When the term blockchain is thrown around, most people think about Bitcoin, Ethereum, and other cryptocurrencies that often populate headlines. While blockchain technology gained popularity and recognition in the area of cryptocurrencies and financial transactions, at its core, the technology has applications far beyond this narrow subset.
Did Apple hack users’ devices? That is the allegation in a class action lawsuit filed late last year. Specifically, the plaintiffs in In re Apple Inc. Device Performance Litig., 347 F. Supp. 3d 434, 451 (N.D. Cal. 2018) allege that Apple’s battery-slowing iOS updates violated a federal hacking statute, the Computer Fraud and Abuse Act (CFAA). This is the latest effort to stretch a broad, vague, and inconsistently-enforced law to cover new circumstances. This case illustrates the urgent need to write a statute that reflects today’s technological reality.
The patent law system currently has an interesting parallel track open for those seeking to oppose a patent. That parallel track runs through both litigation in the district courts and Inter Partes Review [IPR] at the Patent Trial and Appeals Board [PTAB], a part of the Patent and Trademark Office [PTO]. A little under one year ago, the Supreme Court decided Oil States Energy, in which it stated that IPRs were not unconstitutional.
To understand how facial recognition technology interacts with a seemingly abstract standard of constitutional protection, a quick note about the Fourth Amendment is helpful.
Enhanced CFIUS review represents one of the strongest tools in the U.S. arsenal against China in the ongoing U.S.-China trade war.
The socioeconomic ramifications of a single cyber-attack are extensive. These include financial harm, government investigations, regulatory fines, public backlash, negative industry reputation, and even shareholder lawsuits.
COPPA has been described as an “‘opt-in’ privacy band-aid” that doesn’t begin to reach the level of protection provided by, for example, the European Union’s earliest internet regulations,
From a legal standpoint, open source software creates a lot of questions. Who owns the collective work? Does a developer own his or her edits?
Hyper-robust copyright protection for simple dance moves might not be ideal, but there does seem to be a cognizable harm in extracting an original dance from a community and monetizing it in the way Epic Games has with Fortnite’s emotes.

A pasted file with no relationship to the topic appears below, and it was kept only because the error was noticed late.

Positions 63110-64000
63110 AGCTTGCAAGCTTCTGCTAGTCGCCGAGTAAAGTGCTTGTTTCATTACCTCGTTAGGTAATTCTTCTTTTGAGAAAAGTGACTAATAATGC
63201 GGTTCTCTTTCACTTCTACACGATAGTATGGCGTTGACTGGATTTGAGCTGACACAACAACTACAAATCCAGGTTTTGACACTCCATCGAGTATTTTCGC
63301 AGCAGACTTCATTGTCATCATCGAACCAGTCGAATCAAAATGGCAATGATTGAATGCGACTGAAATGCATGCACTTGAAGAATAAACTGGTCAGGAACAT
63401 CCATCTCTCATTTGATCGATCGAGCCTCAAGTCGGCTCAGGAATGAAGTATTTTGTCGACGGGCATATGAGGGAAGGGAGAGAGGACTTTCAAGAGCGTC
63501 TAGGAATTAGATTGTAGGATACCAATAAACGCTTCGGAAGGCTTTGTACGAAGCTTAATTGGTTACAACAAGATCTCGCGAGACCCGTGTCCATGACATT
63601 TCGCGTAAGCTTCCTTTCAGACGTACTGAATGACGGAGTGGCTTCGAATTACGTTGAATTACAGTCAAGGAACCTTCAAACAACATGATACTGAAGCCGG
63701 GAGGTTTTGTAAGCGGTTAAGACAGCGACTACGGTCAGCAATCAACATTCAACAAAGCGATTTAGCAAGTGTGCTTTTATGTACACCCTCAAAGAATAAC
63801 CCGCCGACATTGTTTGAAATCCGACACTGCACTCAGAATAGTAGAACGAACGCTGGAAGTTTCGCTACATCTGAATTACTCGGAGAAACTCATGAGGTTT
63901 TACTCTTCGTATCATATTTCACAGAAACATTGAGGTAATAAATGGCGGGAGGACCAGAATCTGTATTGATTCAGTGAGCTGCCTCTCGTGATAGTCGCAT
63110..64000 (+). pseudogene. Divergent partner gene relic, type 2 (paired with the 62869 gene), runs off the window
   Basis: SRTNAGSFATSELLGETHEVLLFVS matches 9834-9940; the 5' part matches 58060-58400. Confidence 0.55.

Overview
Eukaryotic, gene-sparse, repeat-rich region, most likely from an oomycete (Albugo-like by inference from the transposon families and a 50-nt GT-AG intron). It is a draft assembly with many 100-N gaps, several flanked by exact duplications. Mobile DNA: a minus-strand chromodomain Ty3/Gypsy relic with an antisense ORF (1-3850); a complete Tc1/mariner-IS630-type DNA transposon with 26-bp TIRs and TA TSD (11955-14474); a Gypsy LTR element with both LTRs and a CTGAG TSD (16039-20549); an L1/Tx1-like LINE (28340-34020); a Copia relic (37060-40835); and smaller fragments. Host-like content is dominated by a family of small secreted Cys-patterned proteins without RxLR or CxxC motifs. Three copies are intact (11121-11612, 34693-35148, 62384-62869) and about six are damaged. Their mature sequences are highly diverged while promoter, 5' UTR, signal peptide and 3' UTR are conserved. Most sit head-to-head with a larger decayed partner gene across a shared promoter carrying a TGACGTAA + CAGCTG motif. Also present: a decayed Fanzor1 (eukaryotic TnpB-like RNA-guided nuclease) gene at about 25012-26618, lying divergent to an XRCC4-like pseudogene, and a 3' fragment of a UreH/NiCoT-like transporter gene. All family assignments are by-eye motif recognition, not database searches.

If you want to use Facebook, you do not have much choice — you must accept their use of your data or else not use the service.
Although USMCA does not appear to radically upend trade relations between the three countries, its ratification would usher in a variety of noteworthy changes.
The ambiguity surrounding the exact definition of ‘virtual currency’ and which particular digital assets qualify as virtual currencies (and therefore would be classified as commodities) could lead to a potential turf war between the SEC and CFTC.
It is possible that American officials are correct in their assessment that America and China are locked in a technological arms race, with Huawei posing a sizeable threat to the security of NATO member-states.
In recent years there has been a surge of cases aimed at forcing companies to make their websites more accessible to the visually impaired.
While most people have an aversion to the thought of their private conversations being recorded and transmitted, some might also say that they would want Siri to step if it were asked about a school shooting.
After a 40-year hiatus, in large part due to the work of the world’s best-known mouse, the United States’ lengthy copyrights will start to terminate again this year.
Should the United States go further in implementing legislation to combat fake news? And can it even do so given the protections of the First Amendment?
In order to minimize accidents by making automated vehicles that behave in safe and predictable ways, it may be necessary to program them to break the law.
Although both sides have raised valid claims against the other’s seemingly unethical behavior across their many legal disputes, the inability for Qualcomm to monitor how Apple has protected its trade-secreted source code seems especially dire.
As clients continue to demand lower billable hours and rates, firms are likely to search for ways to improve efficiency on their end.
On October 28, Lucien Greaves, co-founder of The Satanic Temple religious organization, tweeted the Temple’s intention to take legal action against Netflix for an allegedly infringing statue featured in the new show, The Chilling Adventures of Sabrina.
The results of a successful swatting are uniformly dangerous for the target, family or friends who live with the target, and the law enforcement officers themselves.
No matter who determines the FRAND rate or how it is calculated, it is likely to have a significant effect on the cost of your next smartphone.
How does one balance the rights of sovereigns residing within a greater jurisdiction with fundamental rules of fairness?
Posts on the MTLR Blog are editorial opinion pieces written by student-editors of the Michigan Technology Law Review. The opinions expressed in these editorial posts are not espoused or endorsed by the University of Michigan or its Law School. To view scholarly Articles and Notes published by the Michigan Technology Law Review, please visit the MTLR home page.